Damn well knew it! Seagate has helium drives in its labs

Spinner's analyst day revelation

Drives filled with lighter-than-air helium have slimmer platters

Seagate told analysts on Wednesday it is crafting its own helium-filled drives in its development labs, and is months away from shipping them as products.

Helium gas has lower friction than air, and HGST is using this gas inside its sealed He8 and He10 disk drive enclosures to provide 7-platter drives. The platters can be thinner than in air-filled drives because of the lower friction.

It has been blindingly obvious that Seagate is at a profound disadvantage if its drives have one fewer platter in the same standard-sized enclosure than HGST ones. Its engineers realized this, of course, and have been developing their own helium-filling technology, and overcoming the propensity of the gas to leak out of the smallest gaps.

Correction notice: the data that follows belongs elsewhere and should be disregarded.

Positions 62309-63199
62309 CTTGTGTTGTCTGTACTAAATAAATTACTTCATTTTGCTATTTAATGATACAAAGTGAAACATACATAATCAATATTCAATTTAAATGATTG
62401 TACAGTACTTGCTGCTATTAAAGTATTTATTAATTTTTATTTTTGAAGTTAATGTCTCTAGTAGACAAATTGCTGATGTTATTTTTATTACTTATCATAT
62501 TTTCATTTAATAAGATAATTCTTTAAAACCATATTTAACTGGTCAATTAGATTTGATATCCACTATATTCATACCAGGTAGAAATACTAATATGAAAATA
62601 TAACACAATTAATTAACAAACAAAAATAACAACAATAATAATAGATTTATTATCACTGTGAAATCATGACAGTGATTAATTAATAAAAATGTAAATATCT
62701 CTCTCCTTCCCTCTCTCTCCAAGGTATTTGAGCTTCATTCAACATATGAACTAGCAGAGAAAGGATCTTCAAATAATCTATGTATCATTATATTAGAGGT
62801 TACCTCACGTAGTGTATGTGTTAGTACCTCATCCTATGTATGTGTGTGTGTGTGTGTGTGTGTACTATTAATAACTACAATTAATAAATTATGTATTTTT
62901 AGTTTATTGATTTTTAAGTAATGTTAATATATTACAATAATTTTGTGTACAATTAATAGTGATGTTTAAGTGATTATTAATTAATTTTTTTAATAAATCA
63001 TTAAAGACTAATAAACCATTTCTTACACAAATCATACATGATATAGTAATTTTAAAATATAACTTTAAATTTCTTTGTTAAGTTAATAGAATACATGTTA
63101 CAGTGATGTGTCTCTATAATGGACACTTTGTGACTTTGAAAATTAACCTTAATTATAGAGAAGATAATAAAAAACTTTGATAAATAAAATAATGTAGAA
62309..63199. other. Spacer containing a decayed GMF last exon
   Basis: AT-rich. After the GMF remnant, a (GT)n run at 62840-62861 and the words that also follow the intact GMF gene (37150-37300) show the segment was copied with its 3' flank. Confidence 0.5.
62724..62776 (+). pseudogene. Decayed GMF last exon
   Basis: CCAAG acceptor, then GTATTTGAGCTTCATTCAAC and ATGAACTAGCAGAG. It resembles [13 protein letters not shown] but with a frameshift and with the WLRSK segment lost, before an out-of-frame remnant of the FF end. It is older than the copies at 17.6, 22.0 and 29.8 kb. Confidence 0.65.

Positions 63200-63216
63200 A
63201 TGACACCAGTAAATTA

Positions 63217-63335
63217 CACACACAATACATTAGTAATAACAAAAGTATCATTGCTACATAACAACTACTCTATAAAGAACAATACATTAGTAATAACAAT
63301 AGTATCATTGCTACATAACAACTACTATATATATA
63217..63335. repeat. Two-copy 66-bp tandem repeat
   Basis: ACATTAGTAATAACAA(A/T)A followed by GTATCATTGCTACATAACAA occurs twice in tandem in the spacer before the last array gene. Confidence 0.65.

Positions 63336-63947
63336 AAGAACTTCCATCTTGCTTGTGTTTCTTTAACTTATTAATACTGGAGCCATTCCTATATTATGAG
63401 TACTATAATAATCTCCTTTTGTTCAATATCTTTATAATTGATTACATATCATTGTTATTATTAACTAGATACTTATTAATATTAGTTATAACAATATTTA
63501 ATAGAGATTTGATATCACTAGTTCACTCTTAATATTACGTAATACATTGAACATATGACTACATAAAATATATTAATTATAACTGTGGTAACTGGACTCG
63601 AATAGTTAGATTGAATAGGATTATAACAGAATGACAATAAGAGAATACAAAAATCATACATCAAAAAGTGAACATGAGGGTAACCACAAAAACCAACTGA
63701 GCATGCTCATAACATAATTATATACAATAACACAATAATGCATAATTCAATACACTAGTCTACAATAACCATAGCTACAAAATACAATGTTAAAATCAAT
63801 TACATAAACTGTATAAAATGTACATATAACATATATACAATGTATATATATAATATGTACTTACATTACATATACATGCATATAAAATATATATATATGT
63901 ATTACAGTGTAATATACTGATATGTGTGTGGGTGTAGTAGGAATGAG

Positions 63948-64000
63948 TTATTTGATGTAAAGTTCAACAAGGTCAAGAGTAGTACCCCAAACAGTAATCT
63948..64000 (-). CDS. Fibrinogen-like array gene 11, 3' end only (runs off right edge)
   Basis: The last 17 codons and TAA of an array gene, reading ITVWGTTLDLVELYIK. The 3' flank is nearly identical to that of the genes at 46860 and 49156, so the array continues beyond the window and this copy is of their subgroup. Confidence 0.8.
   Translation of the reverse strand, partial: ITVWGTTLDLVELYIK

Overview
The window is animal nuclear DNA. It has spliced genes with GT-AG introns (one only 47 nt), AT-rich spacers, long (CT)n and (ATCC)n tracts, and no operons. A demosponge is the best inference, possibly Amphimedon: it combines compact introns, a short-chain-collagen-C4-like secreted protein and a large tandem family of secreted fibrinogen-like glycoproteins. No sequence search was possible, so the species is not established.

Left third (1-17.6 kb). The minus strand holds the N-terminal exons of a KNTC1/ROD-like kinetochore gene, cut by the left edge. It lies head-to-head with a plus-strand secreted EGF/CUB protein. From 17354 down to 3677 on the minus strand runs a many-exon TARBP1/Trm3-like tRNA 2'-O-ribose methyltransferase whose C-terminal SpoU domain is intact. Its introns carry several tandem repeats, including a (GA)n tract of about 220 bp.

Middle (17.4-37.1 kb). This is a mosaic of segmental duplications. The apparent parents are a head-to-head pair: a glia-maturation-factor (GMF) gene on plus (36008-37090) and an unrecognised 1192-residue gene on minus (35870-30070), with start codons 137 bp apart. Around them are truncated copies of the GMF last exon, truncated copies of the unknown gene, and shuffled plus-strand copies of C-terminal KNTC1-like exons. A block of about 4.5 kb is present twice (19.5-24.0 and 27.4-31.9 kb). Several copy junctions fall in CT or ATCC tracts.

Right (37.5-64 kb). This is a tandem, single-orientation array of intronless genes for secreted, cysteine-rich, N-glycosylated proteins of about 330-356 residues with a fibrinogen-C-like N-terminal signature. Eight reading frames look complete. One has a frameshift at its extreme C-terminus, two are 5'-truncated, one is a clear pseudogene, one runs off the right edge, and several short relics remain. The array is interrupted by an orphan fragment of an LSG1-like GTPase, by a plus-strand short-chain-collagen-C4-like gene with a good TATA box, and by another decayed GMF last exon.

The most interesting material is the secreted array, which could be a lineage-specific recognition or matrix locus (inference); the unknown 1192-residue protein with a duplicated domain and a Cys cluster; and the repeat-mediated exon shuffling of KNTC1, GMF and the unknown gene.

Stifel Nicolaus MD Aaron Rakers was at the session and noted:

  • Seagate expects to launch sequential write/read performance high-cap enterprise HDDs going forward – likely a calendar 2016 story. Note "sequential" and not random.
  • Re HAMR: there is an issue of consistency in the antenna capabilities associated with the tip of the laser (i.e., floating 100s of atoms above the disk media consistently). It thinks HAMR commercialization, which will support +1.5TB/in2, will be toward the latter part of the 2016-2018 timeframe.
  • Seagate thinks it is at a point of inflection (ship rate jump) for hybrid HDD adoption because NAND used in the flash caches is more affordable.
  • It thinks flash pricing (3D NAND) will move to $0.15/GB while HDDs can move to sub-$0.01/GB.
  • Seagate believes it is likely that China's MOFCOM will permit the integration of Western Digital (WD) and HGST.
  • Seagate believes that the increased usage of data computation will ultimately result in increased storage, meaning demand for disk rises/stays high. ®

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